Agronomy and Horticulture Department


Date of this Version



Stevens, Laura J. 2014. A regional investigation of in-season nitrogen requirement for maize using model and sensor-based recommendation approaches. MS thesis, University of Nebraska-Lincoln.


A Thesis Presented to the Faculty of The Graduate College at the University of Nebraska In Partial Fulfillment of Requirements For the Degree of Master of Science, Major: Agronomy, Under the Supervision of Professor Richard B. Ferguson. Lincoln, Nebraska: May, 2014

Copyright (c) 2014 Laura Joy Stevens


N management for corn can be improved by applying a portion of the total N during the growing season, allowing for adjustments responsive to actual field conditions. This study was conducted to evaluate two approaches for determining in-season N rates: Maize-N model and active crop canopy sensor. Various sensor algorithms designed for making in-season N recommendations from crop canopy sensor data were evaluated. The effects of corn hybrid and planting population on recommendations with these two approaches were considered. In a 2-yr study, a total of twelve sites were evaluated over a 3-state region, including sites in Missouri, Nebraska, and North Dakota. In-season N recommendations were generally lower when using the sensor-based approach with Holland and Schepers (2012) algorithm than the model-based approach. This resulted in observed trends of higher partial factor productivity of N and agronomic efficiency for the sensor-based treatments. At specific sites, conditions leading to high levels of mineralized N becoming available to the crop during the growing season increased environmental and economic benefit of the sensor-based approach. The optimum N rate was estimated using a linear-plateau model. Compared to the sensor-based approach with the Holland and Schepers algorithm, the model-based approach more closely estimated the optimum N rate and erred by over-recommending N. Profit loss from the sensor with Holland and Schepers algorithm was greater when considering all sites collectively due to the greater cost of lost yield when N was under-applied, versus the lower cost of excess N when N was over-applied.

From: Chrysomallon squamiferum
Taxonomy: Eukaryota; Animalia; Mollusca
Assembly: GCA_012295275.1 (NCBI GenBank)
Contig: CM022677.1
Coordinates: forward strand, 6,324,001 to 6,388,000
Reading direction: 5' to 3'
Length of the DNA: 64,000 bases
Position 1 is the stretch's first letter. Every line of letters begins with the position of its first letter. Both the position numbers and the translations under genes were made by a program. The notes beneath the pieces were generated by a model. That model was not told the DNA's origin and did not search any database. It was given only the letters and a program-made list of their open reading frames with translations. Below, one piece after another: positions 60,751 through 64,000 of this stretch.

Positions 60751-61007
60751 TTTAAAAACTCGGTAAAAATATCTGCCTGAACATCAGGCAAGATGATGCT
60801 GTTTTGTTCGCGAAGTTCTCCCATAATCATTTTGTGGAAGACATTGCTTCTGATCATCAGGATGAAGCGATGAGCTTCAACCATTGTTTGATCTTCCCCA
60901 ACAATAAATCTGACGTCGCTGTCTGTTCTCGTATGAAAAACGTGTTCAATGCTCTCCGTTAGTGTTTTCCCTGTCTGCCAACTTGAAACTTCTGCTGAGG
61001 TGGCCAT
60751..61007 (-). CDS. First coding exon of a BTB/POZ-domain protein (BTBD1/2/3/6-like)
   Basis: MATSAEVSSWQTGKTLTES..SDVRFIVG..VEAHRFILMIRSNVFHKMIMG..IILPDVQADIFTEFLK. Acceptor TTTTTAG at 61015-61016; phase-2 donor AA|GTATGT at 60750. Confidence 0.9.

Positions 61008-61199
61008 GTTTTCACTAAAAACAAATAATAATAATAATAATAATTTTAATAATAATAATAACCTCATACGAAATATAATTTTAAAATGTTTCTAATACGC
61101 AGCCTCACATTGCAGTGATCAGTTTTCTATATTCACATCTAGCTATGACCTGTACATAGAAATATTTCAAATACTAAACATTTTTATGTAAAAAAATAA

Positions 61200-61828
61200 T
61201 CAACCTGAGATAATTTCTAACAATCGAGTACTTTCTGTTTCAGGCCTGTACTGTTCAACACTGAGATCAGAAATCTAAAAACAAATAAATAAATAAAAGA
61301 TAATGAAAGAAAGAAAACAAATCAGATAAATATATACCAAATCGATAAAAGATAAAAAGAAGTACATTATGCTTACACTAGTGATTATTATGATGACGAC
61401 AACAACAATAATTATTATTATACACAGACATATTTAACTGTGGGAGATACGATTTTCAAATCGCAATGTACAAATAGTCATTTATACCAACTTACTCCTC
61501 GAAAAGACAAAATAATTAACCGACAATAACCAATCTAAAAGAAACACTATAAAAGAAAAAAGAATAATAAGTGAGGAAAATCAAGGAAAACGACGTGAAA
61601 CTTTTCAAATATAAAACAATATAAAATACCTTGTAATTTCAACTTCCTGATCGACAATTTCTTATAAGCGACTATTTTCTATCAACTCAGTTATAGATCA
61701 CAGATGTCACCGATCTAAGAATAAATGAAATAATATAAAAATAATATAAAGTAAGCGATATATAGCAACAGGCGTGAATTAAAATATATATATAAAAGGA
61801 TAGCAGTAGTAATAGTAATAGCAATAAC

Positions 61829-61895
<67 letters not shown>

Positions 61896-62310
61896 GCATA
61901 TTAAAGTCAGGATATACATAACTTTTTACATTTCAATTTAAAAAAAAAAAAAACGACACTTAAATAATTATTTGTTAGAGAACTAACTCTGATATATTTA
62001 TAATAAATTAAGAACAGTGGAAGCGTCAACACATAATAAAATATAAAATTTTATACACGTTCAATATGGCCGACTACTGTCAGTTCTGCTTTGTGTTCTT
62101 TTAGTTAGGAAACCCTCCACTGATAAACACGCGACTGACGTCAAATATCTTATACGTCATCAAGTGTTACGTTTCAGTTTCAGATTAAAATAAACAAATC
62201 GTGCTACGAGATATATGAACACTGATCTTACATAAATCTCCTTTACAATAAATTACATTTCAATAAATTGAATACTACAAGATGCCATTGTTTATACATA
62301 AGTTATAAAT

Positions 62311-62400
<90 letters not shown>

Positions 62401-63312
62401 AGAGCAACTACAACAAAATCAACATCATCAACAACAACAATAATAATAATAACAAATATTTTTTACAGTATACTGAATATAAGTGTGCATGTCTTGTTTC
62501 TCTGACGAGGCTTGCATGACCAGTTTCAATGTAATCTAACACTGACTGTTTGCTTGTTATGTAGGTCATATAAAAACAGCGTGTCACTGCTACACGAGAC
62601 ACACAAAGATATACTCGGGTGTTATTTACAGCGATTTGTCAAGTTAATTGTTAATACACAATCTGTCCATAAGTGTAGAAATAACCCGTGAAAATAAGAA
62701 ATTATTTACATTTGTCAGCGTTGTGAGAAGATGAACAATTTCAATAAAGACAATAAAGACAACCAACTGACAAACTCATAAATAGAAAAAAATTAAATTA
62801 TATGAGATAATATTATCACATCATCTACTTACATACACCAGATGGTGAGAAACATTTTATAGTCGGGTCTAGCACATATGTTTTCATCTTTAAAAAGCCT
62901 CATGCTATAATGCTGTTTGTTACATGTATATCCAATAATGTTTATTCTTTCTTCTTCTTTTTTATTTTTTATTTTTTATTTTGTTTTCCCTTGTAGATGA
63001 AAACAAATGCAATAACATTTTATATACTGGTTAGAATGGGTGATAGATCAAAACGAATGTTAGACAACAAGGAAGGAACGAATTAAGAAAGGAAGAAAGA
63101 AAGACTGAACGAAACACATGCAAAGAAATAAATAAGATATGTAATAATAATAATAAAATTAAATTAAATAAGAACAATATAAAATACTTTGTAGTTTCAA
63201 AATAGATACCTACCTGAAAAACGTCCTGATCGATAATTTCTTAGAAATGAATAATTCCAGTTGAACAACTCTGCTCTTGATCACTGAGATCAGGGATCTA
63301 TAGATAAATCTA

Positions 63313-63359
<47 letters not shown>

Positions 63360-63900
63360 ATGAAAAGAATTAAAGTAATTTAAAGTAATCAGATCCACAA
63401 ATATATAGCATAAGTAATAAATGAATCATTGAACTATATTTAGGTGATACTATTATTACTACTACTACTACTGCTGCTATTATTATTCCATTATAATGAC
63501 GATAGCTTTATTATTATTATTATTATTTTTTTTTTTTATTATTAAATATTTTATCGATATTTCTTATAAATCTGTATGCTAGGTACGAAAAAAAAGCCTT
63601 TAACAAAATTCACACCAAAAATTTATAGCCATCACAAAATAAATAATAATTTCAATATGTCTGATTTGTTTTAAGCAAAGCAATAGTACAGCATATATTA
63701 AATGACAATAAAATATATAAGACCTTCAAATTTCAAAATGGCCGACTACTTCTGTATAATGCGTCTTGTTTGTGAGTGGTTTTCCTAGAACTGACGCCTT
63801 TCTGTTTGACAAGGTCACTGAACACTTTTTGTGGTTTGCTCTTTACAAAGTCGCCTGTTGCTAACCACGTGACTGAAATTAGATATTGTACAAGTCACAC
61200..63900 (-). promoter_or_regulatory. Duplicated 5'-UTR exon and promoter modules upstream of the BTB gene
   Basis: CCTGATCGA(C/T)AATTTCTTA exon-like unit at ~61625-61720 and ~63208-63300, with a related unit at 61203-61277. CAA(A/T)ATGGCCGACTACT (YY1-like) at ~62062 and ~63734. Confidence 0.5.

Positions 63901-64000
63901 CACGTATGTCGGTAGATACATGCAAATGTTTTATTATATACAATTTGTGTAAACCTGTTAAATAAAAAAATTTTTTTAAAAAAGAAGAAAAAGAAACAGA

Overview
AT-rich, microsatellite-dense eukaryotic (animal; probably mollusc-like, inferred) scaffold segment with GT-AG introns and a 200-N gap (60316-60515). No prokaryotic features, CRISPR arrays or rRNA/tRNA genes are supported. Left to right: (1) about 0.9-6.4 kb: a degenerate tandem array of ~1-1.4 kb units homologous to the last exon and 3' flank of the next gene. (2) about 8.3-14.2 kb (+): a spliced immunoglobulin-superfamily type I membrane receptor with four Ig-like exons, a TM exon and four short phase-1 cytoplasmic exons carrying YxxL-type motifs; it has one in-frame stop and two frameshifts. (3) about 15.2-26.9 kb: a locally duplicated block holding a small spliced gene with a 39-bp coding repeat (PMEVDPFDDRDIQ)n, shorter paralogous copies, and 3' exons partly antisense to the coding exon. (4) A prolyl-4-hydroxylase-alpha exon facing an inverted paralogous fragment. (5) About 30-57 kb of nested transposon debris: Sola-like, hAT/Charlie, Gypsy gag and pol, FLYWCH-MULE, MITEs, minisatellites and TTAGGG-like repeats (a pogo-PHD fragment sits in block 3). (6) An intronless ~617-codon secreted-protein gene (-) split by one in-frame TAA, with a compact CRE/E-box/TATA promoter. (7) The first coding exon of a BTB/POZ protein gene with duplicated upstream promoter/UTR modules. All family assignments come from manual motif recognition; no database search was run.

Adviser: Richard B. Ferguson